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The correlation between antimutagenic activity and total phenolic content of extracts of 31 plant species with high antioxidant activity

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dc.contributor.author Makhafola, Tshepiso J
dc.contributor.author Elgorashi, Esameldin E
dc.contributor.author McGaw, Lyndy J
dc.contributor.author Verschaeve, Luc
dc.contributor.author Eloff, Jacobus N
dc.date.accessioned 2017-03-01T05:04:59Z
dc.date.available 2017-03-01T05:04:59Z
dc.date.issued 2016-11-29
dc.identifier.citation BMC Complementary and Alternative Medicine. 2016 Nov 29;16(1):490
dc.identifier.uri http://dx.doi.org/10.1186/s12906-016-1437-x
dc.identifier.uri http://hdl.handle.net/10500/22079
dc.description.abstract Abstract Background Antimutagenic activity of plant extracts is important in the discovery of new, effective cancer preventing agents. There is increasing evidence that cancer and other mutation-related diseases can be prevented by intake of DNA protective agents. The identification of antimutagenic agents present in plants presents an effective strategy to inhibit pathogenic processes resulting from exposure to mutagenic and/or carcinogenic substances present in the environment. There are no reports on the antimutagenic activities of the plant species investigated in this study. Many mutations related to oxidative stress and DNA damage by reactive oxygen species (ROS) and reactive nitrogen species (RNS) have been identified in numerous human syndromes. Oxidative DNA damage plays a significant role in mutagenesis, cancer, aging and other human pathologies. Since oxidative DNA damage plays a role in the pathogenesis of several chronic degenerative diseases, the decrease of the oxidative stress could be the best possible strategy for prevention of these diseases. Antioxidant compounds can play a preventative role against mutation-related diseases, and thus have potential antimutagenic effects. Methods The number of antioxidant compounds present in methanol leaf extracts of 120 plant species was determined using a combination of Thin Layer Chromatography (TLC) and spraying with 2, 2-diphenyl-1-picrylhydrazyl (DPPH). The 31 most promising extracts were selected for further assays. The quantitative antioxidant activity was determined using DPPH free radical scavenging spectrophotometric assay. Total phenolic contents were determined using the Folin-Ciocalteu colorimetric assay. The mutagenicity of 31 selected extracts was determined in the Ames test using Salmonella typhimurium strains TA98 and TA100. The antimutagenicity of the plant extracts against 4-nitroquinoline 1-oxide (4-NQO) was also determined using the Ames test. Results Of the 120 plant extracts assayed qualitatively, 117 had some antioxidant activity. The selected 31 extracts contained well defined antioxidant compounds. These species had good DPPH free radical antioxidant activity with EC50 values ranging from 1.20 to 19.06 μg/ml. Some of the plant extracts had higher antioxidant activity than L-ascorbic acid (vitamin C). The total phenolic contents ranged from 5.17 to 18.65 mg GAE (gallic acid equivalent)/g plant extract). The total phenolic content of the plant extracts correlated well with the respective antioxidant activity of the plant extracts. No plant extract with good antioxidant activity had mutagenic activity. Several extracts had antimutagenic activity. The percentage inhibition of 4-NQO ranged from 0.8 to 77% in Salmonella typhimurium TA98 and from 0.8 to 99% in strain TA100. There was a direct correlation between the presence of antioxidant activity and antimutagenic activity of the plant extracts. Although no plant extract had mutagenic activity on its own, some of the plant extracts enhanced the mutagenicity of 4-NQO, a phenomenon referred to as comutagenicity. Conclusions Some of the plant extracts investigated in this study had potential antimutagenic activities. The antimutagenic activities may be associated with the presence of antioxidant polyphenols in the extracts. From the results plant extracts were identified that were not mutagenic, not cytotoxic and that may be antimutagenic in the Ames test. For most plant extracts, at the highest concentration used (5 mg/ml), the level of antimutagenicity was below the recommended 45% to conclude whether plants have good antimutagenic activity. However, in most screening studies for antimutagenesis, a 20% decrease in the number of revertants must be obtained in order to score the extract as active. Psoralea pinnata L. had the highest percentage antimutagenicity recorded in this study (76.67 and 99.83% in S. typhimurium TA98 and TA100 respectively) at assayed concentration of 5 mg/ml. The results indicate that investigating antioxidant activity and the number of antioxidant compounds in plant extracts could be a viable option in searching for antimutagenic compounds in plants.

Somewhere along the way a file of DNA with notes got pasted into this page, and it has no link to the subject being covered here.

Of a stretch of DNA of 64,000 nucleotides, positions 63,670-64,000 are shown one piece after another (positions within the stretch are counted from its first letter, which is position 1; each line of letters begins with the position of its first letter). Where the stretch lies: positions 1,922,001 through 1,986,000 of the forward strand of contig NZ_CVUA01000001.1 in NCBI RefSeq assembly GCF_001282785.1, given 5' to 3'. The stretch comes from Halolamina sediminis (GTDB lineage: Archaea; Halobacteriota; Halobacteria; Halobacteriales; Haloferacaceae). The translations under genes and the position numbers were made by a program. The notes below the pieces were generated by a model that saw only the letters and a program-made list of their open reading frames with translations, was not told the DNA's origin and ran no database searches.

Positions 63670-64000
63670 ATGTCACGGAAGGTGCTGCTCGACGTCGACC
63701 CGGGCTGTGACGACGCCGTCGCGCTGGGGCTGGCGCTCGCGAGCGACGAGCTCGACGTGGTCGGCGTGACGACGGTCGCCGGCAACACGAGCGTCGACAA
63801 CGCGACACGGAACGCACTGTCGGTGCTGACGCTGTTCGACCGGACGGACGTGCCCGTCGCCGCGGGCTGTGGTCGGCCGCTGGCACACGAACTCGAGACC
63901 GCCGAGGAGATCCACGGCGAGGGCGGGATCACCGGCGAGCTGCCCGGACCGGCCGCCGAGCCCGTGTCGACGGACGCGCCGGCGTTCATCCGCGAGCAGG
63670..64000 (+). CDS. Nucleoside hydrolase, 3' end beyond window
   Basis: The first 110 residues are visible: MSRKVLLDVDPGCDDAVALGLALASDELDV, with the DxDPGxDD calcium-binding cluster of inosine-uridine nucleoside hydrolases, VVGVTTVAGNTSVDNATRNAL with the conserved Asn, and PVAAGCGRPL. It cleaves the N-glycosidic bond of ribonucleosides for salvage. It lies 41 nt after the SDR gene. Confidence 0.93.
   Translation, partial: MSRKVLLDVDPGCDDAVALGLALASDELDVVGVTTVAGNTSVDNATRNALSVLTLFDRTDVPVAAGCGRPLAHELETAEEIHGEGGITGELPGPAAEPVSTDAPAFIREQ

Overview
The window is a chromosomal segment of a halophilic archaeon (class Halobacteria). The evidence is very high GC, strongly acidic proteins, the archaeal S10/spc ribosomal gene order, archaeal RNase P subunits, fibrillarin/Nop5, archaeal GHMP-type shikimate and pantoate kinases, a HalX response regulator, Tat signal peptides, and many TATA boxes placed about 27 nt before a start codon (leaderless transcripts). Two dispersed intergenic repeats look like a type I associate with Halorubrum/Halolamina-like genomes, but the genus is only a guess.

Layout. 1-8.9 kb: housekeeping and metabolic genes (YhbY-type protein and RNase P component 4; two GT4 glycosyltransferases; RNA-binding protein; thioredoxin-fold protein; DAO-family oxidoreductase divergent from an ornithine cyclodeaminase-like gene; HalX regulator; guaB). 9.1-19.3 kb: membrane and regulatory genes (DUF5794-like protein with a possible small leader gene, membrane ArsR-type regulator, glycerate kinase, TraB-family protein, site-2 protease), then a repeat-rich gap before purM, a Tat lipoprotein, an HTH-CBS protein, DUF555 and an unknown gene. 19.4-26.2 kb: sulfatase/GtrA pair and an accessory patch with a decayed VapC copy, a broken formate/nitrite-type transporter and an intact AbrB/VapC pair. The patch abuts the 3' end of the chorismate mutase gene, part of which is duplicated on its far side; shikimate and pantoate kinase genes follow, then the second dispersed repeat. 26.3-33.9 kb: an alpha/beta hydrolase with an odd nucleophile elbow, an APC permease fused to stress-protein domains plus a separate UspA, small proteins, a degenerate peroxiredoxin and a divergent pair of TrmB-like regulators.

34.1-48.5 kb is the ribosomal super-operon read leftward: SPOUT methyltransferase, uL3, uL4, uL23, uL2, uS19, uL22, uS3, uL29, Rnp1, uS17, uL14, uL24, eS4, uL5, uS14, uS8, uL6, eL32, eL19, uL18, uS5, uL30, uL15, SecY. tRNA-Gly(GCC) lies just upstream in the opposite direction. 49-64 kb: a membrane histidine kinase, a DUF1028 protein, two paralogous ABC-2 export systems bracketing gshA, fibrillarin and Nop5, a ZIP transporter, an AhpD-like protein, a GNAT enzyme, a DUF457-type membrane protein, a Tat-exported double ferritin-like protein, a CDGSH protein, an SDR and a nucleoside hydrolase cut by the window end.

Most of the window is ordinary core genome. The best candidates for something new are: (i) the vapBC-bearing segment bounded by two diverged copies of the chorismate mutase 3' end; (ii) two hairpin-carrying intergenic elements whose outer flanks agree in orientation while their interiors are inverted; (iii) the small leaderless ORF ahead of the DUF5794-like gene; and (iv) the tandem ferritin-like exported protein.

dc.title The correlation between antimutagenic activity and total phenolic content of extracts of 31 plant species with high antioxidant activity
dc.type Journal Article
dc.date.updated 2017-03-01T05:05:00Z
dc.language.rfc3066 en
dc.rights.holder The Author(s).


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